The story is focused on an educated middle-class family led by Madison Clark (Kim Dickens), a widowed high school guidance counselor, and her partner, Travis Manawa (Cliff Curtis), who teaches English lit. Their blended family includes three teenagers. Madison has two kids: the rebellious 19-year-old junkie Nick (Frank Dillane) and the dutiful student Alicia (Alycia Debnam-Carey). Travis has an estranged son, Chris (Lorenzo James Henrie), from his first marriage.
If the characters on The Walking Dead have become all but immune to the effects of guilt, the ones we meet in Fear the Walking Dead are all but swimming in it.
Nick is a heroin addict who has been kicked out of rehab more times than he can remember. As the series opens, he has left home to roam the streets looking for drugs. He seems defined by shame. Played with sensitivity by the remarkably pretty Brit thesp Frank Dillane (Harry Potter and the Half-Blood Prince) he's the person unfortunate enough to discover that there are zombies in L.A.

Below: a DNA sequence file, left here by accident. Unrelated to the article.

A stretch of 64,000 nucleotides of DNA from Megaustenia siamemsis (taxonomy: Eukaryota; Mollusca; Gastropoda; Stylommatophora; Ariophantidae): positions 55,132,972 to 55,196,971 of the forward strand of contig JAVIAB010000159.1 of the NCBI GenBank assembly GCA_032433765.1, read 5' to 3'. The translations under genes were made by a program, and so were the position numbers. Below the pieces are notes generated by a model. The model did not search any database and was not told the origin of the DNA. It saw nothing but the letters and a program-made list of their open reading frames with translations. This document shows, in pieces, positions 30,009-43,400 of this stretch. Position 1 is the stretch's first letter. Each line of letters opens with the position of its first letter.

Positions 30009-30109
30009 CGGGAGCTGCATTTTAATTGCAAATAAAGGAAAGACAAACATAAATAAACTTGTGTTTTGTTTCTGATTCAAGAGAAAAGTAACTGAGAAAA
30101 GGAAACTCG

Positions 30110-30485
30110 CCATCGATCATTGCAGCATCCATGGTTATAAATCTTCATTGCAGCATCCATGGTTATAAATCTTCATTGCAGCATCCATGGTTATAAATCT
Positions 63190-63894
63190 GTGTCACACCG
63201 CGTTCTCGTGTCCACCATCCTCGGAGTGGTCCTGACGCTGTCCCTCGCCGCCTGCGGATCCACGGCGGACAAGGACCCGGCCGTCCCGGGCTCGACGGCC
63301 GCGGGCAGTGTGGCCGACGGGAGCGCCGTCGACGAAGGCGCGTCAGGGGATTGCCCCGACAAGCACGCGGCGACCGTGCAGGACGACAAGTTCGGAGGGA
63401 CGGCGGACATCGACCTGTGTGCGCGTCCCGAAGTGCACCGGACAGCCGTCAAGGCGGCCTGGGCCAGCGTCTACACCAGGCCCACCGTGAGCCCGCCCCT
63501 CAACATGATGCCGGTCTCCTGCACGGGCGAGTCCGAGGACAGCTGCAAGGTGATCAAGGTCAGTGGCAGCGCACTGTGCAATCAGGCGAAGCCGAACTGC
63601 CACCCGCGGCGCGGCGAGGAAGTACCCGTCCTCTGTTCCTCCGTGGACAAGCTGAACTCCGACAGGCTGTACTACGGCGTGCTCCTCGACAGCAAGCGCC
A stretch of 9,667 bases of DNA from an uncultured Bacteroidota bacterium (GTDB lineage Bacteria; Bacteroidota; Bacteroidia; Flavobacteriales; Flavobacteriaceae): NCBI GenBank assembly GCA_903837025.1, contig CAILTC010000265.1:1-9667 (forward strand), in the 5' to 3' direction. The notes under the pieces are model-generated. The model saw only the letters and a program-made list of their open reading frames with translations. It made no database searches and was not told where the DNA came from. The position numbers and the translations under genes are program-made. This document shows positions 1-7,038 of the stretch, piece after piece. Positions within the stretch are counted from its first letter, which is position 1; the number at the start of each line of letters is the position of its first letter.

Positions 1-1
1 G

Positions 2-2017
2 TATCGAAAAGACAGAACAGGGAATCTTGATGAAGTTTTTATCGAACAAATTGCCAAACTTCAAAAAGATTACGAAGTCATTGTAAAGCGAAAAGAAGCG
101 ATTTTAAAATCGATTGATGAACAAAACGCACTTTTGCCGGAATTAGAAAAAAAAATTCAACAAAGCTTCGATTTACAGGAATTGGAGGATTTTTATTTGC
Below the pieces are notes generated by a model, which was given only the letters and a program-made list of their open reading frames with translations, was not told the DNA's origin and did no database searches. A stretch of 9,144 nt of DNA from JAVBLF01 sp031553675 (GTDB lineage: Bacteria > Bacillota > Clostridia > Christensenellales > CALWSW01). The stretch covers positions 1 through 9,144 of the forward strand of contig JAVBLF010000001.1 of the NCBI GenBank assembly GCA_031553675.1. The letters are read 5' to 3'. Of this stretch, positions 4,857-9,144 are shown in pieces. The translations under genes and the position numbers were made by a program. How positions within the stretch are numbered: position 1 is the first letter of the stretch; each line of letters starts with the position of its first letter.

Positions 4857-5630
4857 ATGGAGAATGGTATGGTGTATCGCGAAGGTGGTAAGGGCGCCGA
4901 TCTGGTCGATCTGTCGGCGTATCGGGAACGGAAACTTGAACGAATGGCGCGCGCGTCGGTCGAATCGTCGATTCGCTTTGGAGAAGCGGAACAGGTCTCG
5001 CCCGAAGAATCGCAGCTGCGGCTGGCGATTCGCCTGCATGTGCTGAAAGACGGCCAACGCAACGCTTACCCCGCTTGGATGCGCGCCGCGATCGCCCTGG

The pilot opens in an abandoned church where Nick shoots up each night. He wakes to find his girlfriend covered in blood and munching on the neck of a fellow addict. Nick is the perfect unreliable witness: No one believes his wild story, not the police, not the ER doctors who treat him after a car crash, and most certainly not his mom.